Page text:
John Linwood Grant and I have been friends on Facebook for some time now. We share a love of books, of the late Victorian and early Edwardian eras, and a sense of the surreal and absurd, and he has interviewed me on the subject of Sherlock Holmes pastiches, and been kind enough to write things about another of my books. He, however, has lurchers and a beard, as the biography at the end of his latest book, The Assassin’s Coin, reveals – I have neither.
I was going to buy the ebook edition of this book, but since the only ebook edition appears to be in Kindle format, and I don’t own a Kindle, I went for the printed paperback, and I’m glad I did. It’s a nicely produced slim volume, with no glaring typos or other print-based infelicities, and it’s of a length to be read in one sitting. However, I took a couple of evenings to finish it – it was a book that made me put it down, think, and then take it up again.
One point at which Mr. Grant and I appear to differ is in our interest in the Whitechapel (“Ripper”) murders, though we share an interest in other aspects of the era. These are obviously a subject in which he has done his research, and The Assassin’s Coin is, on one level, a story of these murders. Indeed, Mr. Grant’s book recommends another book which provides another viewpoint of these crimes – an invitation that I am not inclined to accept at this time.
However, on a level other than the historical, the author has created one of the most interesting and disturbing fictional characters I have encountered in a long time – Mr. Edwin Dry – the Assassin of the title. Dry by name, and dry by nature, he takes pride in his skill at his trade – that of killing for money. He accepts commissions to remove those who have become an inconvenience to others. Money does not seem to be his primary obsession, though – the pleasure of a job well done appears to be his primary motivation, and the morality or otherwise of a killing is irrelevant.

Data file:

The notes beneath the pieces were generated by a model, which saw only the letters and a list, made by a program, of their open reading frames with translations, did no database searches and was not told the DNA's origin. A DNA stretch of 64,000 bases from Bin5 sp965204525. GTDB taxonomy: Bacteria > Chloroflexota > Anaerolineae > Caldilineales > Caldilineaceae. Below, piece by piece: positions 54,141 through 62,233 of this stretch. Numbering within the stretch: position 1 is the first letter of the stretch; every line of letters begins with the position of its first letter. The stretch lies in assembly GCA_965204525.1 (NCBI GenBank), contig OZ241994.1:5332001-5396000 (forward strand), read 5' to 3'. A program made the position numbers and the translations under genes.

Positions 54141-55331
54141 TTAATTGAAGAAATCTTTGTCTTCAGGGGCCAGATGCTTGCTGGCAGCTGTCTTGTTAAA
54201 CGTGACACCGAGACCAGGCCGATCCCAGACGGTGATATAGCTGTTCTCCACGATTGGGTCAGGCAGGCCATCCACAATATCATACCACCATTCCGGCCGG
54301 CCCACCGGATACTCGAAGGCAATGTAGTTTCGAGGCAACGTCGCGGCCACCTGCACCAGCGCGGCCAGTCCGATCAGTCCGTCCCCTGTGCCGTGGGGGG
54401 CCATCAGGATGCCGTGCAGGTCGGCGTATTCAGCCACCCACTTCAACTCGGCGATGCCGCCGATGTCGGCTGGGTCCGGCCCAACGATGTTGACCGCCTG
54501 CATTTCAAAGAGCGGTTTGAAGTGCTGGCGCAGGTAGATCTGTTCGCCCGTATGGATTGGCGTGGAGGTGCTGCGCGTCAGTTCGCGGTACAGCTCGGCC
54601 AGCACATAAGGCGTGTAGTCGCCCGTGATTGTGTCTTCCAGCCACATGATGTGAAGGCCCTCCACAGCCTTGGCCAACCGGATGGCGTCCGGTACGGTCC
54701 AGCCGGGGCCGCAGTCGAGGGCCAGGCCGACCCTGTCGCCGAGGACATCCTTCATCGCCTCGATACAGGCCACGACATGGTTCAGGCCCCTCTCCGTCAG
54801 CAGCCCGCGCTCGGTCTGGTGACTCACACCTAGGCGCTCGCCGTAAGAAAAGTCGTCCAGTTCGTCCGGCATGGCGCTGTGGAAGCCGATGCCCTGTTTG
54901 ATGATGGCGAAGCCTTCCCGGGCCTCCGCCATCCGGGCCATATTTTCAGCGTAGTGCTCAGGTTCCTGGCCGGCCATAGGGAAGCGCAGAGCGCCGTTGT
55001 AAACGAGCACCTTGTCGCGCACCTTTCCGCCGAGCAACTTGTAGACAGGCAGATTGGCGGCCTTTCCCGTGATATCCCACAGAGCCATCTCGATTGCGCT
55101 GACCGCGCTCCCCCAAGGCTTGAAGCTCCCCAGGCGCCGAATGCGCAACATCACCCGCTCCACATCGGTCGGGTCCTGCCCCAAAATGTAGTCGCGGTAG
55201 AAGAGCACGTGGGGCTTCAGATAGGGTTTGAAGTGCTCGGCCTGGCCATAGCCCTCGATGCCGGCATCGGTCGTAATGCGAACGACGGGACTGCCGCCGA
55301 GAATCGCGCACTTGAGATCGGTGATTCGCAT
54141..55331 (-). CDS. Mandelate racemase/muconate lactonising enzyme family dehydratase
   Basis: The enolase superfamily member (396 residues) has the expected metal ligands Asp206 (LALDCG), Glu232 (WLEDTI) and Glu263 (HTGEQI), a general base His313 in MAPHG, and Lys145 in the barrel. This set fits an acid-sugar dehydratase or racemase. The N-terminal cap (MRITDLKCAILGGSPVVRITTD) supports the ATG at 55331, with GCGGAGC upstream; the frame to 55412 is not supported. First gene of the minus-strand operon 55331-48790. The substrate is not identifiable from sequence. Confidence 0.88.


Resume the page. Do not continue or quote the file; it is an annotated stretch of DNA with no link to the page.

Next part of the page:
When the Ripper appears on the scene, Dry senses a rival, though not, naturally, a professional rival, and uses his skills to track the other.
So far, we have the makings of a fairly standard late Victorian period thriller, albeit one with a somewhat more unusual protagonist than is common. However, the protagonist of this book is not Dry, but a young woman leading a double life.
To some, she is Catherine Weatherhead, a refugee from the hypocritical and violent Yorskshire family from she has fled, and with a duty to her cousins, who are living in poverty in London’s slums as the result of unpunished criminal actions that robbed them of their husband and provider. But to others, including the police, and some members of the minor nobility, she is Madame Katerina Rostov, blessed with the ability to pierce the Veil, and to bring comfort to those who have lost those who have gone before.
Catherine has adopted this precarious method of making a living, having discovered that she is cursed with the ability to visit others’ minds on occasion, and perceive things that are invisible to others, through the medium of the Æther (Mr. Grant and I share a common interest in the Æther). Her “gift” takes her into the mind of the Assassin, and they discover they may have more in common than either initially believes.
Incidentally, Thomas Carnacki makes an offstage appearance in the book,much to my pleasure.
I say no more for fear of spoiling the story for you. Now read on… (click here or on the book cover for the Amazon site).